As far as the Trophy Club is concerned, I did happen to make four loops of the course on the couple of days I played it, so I do recall most of the course fairly well. I stand by my opinion that those two holes don't particularly fit, especially the par four seventh. It's kind of crammed in the corner of the property, and I recall feeling like it was particularly bland and out of place, though perhaps that's entirely because the rest of the course was done so well. From my research, that hole has not changed since I last played it. I disagree that the overall property is "dead flat", as most of it features a bit of topography as it slopes down to the creek that bisects it. I don't find it a coincidence that the seventh hole is at the farthest point on the property from that creek.
What many people may not realize is that the State of Indiana is blessed with an array of top quality public facilities. Many might make an erroneous conclusion that given the general assumption that the Hoosier State is overwhelmed by flat terrain and that the nature of the golf would likely be filled with simply boring predictable flat designs. That's not the case with the upper echelon of courses and The Trophy Club -- located just outside of Indianapolis -- is a remarkable effort for the wide diversity of holes encountered.
The course is located on nearly 250 acres of land and the best part is the freedom to enjoy the layout without being bombarded by distractions such as housing. Tim Liddy, a protégé of Pete Dye, gives ample room off many of the tees but there's always a preferred side to play nearly all the holes. To succeed at The Trophy Club requires constant adjustments -- no set manner with a routing that's simply top tier because there's no predictable patterns to hone in on when playing.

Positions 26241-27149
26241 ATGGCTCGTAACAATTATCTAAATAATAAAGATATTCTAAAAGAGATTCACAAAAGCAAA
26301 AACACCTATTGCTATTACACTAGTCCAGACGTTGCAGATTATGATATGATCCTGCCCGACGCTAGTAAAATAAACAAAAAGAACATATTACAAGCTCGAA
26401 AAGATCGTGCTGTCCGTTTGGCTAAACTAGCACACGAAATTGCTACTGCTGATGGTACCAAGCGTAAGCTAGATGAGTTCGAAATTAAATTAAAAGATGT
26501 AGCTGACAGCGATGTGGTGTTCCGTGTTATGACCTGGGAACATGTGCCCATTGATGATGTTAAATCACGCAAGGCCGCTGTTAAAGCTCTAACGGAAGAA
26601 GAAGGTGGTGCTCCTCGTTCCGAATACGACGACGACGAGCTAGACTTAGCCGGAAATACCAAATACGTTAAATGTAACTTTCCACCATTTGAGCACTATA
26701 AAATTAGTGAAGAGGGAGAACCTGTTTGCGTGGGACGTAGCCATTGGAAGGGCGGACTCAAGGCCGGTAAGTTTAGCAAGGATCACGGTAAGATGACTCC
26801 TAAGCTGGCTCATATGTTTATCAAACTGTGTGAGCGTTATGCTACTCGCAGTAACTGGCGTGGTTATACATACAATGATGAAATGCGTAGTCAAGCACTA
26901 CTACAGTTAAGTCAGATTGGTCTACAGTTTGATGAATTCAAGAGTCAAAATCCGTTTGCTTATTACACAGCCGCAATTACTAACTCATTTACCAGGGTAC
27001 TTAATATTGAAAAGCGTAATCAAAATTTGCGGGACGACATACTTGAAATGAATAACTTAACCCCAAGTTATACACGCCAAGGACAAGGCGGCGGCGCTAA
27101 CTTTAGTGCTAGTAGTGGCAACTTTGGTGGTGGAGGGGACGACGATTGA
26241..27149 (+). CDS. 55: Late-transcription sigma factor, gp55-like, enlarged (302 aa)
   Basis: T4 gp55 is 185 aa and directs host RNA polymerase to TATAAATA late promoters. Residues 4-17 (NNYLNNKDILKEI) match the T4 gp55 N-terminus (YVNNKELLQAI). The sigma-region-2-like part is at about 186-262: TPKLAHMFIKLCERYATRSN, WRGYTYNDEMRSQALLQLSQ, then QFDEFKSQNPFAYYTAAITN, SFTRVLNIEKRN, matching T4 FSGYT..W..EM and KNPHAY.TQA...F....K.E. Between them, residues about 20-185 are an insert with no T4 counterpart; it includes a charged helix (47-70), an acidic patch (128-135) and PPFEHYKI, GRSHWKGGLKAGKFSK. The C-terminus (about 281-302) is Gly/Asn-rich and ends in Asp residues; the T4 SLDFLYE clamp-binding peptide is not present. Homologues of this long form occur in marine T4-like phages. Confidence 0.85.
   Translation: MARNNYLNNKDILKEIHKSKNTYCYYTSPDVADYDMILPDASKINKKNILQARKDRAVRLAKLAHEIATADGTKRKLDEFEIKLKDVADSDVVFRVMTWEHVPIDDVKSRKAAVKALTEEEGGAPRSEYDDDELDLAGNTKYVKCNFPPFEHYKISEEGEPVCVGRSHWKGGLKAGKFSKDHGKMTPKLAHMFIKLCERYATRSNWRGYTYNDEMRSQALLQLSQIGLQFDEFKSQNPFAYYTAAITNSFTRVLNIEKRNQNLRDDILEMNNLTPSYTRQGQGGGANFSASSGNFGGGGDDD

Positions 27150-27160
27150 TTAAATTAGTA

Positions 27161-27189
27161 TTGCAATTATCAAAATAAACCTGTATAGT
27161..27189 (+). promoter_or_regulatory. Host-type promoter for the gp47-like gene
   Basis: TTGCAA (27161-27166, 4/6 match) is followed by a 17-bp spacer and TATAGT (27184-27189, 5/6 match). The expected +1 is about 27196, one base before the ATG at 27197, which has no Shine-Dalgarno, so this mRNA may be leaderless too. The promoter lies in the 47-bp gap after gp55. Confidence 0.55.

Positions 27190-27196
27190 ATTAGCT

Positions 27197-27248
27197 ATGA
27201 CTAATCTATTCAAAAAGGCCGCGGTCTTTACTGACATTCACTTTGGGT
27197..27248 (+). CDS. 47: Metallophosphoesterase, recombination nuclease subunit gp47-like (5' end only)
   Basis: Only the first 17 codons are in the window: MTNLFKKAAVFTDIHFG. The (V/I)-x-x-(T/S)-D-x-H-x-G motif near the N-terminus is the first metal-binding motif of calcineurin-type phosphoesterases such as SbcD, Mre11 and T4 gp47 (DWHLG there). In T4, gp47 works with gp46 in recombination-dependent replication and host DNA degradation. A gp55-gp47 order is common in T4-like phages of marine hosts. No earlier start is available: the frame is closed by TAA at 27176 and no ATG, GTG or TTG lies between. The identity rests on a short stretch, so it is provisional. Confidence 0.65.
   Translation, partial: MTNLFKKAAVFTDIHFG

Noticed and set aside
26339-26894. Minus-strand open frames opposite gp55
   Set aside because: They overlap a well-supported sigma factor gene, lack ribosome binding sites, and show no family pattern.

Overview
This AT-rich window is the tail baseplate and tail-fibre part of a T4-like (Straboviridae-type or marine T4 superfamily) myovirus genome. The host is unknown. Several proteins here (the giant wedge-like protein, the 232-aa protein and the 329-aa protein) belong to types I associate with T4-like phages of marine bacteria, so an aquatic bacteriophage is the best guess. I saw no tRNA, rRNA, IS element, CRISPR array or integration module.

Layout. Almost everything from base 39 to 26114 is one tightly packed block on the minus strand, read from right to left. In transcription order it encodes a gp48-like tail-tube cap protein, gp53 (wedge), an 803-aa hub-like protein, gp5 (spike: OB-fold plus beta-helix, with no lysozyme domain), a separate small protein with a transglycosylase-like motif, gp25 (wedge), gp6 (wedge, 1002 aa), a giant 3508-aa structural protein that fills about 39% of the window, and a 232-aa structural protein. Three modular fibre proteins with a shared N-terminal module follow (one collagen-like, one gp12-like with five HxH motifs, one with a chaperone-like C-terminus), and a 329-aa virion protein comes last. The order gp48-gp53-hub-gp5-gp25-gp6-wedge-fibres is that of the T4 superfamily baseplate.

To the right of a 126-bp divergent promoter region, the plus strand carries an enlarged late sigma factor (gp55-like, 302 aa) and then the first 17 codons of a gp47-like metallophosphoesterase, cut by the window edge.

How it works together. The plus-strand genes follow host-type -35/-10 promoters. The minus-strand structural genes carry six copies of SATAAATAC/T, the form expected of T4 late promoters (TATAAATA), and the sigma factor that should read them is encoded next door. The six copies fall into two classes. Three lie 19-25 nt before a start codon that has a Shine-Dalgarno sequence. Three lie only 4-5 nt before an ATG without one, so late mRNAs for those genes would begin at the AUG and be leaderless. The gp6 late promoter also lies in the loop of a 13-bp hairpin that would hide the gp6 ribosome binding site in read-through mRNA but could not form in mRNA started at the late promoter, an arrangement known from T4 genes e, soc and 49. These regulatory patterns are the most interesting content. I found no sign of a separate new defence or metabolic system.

I don't like using the terminology "links like" because it can easily convey a false connection but Liddy has certainly added elements to The Trophy Club that give that sort of impression. The putting surfaces are well contoured but not to such an excess to be bordering on the putt-putt variety. The juxtaposition of the different grass types also makes for a splendid contrast between the carefully prepared areas and those utterly natural.
Candidly, the greater Indianapolis area has a number of quality daily fee public course options. The main weakness of The Trophy Club is that the quartet of par-3 holes is not really differentiated as much as I'd like to see. That doesn't mean the holes per se are poor -- but having a really short offering along with a very long one would have worked much better.
Too often people think of American golf being the domain of the coasts -- both east and west. However, the heartland of America is blessed with a number of outstanding courses and for those able to get to Indiana -- be sure to spend plenty of time in around Indianapolis.
The Trophy Club is not only a quality design but it provides some of the best value in all of American golf too. A winner on all accounts.
by M. James Ward